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Why getting a prenuptial agreement before marriage might be a good idea

We all dream of a happy romantic story – having an intimate wedding attended by friends and family, living in a modest suburban house with two kids, and growing old together. Often amid passion and love, difficult but practical topics relevant to a stable marriage are not discussed. However, reality comes knocking whether one wants to face it or not. It is better to reveal one’s cards through proper and open communication for a healthy relationship, especially with finances. Money has been found out to be the leading cause of stress between couples. Find out why getting a prenuptial agreement before marriage can be a practical solution for a healthier co-existence.

Provides a solid financial framework

A prenuptial agreement is a legally binding contract signed by engaged couples to detail how their assets will be divided in the event a marriage is terminated. Since each partner is required to disclose all financial assets and liabilities, there will be no surprises later on. Couples are also forced to discuss early on their stance on money – how it should be saved, spent, and divided.

Additionally, both partners must be represented by legal counsel to ensure the agreement was done voluntarily and without unfair provisions. Having a reliable attorney in your network from the start can help one navigate the different laws governing divorce and marriage, whether you’re a resident of Colorado Springs or from a different state.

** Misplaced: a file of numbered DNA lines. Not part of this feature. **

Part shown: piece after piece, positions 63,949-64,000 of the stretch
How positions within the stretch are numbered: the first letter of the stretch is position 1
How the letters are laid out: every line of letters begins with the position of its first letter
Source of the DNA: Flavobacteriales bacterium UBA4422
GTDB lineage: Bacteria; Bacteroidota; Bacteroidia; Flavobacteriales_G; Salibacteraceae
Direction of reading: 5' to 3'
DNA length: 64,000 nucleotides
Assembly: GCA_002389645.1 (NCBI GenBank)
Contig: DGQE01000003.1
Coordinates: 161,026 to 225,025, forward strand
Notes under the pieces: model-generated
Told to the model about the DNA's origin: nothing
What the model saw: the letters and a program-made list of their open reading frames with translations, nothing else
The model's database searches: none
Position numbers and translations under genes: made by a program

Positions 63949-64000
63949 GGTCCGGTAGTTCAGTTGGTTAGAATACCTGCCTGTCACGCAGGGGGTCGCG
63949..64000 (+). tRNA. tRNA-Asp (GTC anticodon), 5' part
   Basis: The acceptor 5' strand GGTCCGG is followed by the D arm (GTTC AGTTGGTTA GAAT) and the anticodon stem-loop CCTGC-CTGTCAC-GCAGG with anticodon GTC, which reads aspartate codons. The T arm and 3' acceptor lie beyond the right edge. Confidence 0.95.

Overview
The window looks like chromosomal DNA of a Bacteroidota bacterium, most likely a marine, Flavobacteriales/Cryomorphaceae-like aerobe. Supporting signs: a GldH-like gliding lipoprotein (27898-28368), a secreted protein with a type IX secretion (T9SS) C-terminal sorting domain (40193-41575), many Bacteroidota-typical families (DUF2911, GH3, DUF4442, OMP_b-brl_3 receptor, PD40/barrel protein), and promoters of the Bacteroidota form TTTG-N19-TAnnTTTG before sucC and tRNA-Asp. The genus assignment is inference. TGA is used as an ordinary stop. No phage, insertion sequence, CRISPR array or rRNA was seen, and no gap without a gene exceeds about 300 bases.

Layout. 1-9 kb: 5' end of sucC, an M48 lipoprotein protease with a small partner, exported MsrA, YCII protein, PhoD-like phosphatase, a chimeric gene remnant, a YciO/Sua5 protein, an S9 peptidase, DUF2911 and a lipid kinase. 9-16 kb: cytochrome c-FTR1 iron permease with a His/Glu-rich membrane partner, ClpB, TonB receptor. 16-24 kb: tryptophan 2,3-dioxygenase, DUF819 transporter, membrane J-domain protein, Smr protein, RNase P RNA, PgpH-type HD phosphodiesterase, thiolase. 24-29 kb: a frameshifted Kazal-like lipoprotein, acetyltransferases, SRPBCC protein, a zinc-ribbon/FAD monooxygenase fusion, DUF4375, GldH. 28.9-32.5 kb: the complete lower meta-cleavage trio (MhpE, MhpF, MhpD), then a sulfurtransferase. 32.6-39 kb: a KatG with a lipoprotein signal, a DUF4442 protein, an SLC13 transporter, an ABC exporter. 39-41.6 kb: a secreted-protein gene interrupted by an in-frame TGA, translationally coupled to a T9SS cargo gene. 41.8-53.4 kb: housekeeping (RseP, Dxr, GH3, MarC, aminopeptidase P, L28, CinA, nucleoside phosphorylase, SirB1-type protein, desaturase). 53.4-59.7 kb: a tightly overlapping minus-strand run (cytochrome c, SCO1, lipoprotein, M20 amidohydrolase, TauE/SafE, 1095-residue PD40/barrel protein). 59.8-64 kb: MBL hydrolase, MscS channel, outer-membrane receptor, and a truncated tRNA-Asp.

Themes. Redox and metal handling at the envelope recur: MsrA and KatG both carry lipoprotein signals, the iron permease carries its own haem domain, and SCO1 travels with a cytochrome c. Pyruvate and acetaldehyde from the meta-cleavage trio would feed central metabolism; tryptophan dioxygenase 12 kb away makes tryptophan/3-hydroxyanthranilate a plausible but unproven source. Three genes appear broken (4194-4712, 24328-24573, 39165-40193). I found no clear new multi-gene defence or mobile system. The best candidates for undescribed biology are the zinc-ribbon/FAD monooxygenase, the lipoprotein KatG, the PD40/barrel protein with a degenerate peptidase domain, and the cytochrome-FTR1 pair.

Protects each other’s credit

Divorces can ruin credit and financial stability without a prenup. You can be burdened with alimony, your spouse’s debt or child support dues in addition to normal living expenses. Student debt, in particular, is worrying given how it is now the second-highest consumer debt category – higher than credit cards and auto loans – at $1.5trillion. You can also include a clause requiring both partners to review credit reports and credit scores together to spot potential financial issues.

Preserves family ties and inheritance

A prenuptial agreement can also be an estate planning tool due to its capability to limit a surviving spouse’s right to inherit. In common law states, the surviving spouse has the right to inherit all existing property when the other dies despite the terms of a valid will. One’s intended beneficiaries might end up with less if one is not prepared. Under the prenuptial agreement, state property laws designed to favor the surviving spouse need not apply. Both partners can also agree to waive each other’s rights to their retirement accounts, treating them as separate properties.

Avoids lengthy and stressful separation proceedings

Wooden judge gavel and golden rings,  divorce concept

Divorce proceedings can be long and stressful, especially when emotions are high. One will be forced to talk about problems and plans in the courtroom until an agreement will be settled. Regrettable decisions can also be made that may cause financial and emotional harm. With a prenup, both parties can move forward swiftly to execute the outlined clauses.

No one truly knows what the future holds, which is why protecting one’s assets and financial future in the event of divorce is wise. A prenuptial agreement provides couples a level of open communication and control over their future instead of leaving it at the hands of fate and the courts.

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